Justin McBrayer, wrote this interesting piece for the New York Times.  He argues that there is a misleading distinction embedded in the common core standards when it comes to teaching students the difference between facts and opinions. We’re all probably familiar with the drill. Students are given a list of sentences and asked to distinguish the facts from the opinions. Things that can be proven by science or simply observation are supposed to be labeled as the facts and things that are more subjective (like “Ice Cream tastes good”) are supposed to be labeled as opinions.

But McBrayer’s worry is that children seem to be taught than any evaluative claim is merely an opinion and something that couldn’t be true. But if one thinks that facts are true propositions (which a lot of students likely do), then students could reason that it’s not true that it’s wrong to kill people for fun. Why? Because moral judgments are evaluative claims that children are taught to label as opinions. If there is a sharp distinction between opinion and facts, such that opinions couldn’t be true, then we have a system that might be teaching kids to be moral nihilists?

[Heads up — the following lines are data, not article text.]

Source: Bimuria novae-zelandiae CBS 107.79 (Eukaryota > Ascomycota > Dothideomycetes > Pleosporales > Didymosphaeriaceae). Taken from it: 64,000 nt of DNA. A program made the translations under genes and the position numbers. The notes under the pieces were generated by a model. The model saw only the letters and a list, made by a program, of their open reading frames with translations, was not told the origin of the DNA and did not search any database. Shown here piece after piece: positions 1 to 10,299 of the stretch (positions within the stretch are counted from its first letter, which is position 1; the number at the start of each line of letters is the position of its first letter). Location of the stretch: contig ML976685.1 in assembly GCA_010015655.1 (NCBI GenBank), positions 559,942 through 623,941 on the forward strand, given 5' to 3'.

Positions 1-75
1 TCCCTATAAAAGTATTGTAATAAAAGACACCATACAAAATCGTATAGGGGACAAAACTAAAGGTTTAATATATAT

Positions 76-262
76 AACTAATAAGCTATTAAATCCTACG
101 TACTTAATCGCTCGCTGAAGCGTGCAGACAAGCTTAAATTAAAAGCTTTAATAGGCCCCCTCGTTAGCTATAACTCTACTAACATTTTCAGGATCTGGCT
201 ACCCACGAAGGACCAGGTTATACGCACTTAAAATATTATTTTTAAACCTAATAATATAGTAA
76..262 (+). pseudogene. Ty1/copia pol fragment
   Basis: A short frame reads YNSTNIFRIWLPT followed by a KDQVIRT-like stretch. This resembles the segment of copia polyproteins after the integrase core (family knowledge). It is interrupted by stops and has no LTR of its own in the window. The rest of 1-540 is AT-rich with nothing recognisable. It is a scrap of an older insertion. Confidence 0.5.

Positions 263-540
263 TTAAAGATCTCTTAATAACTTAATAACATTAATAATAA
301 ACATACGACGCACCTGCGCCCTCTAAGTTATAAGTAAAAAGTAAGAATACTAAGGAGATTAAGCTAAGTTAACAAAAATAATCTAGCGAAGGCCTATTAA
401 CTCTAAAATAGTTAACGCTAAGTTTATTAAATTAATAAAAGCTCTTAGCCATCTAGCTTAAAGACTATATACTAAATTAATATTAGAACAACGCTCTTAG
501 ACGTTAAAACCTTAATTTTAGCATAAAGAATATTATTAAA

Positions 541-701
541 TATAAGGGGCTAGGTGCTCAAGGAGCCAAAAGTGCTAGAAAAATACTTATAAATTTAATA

What do you think? Should we teach the fact/opinion distinction? Is it problematic to train students to think that moral judgments couldn’t be objectively true?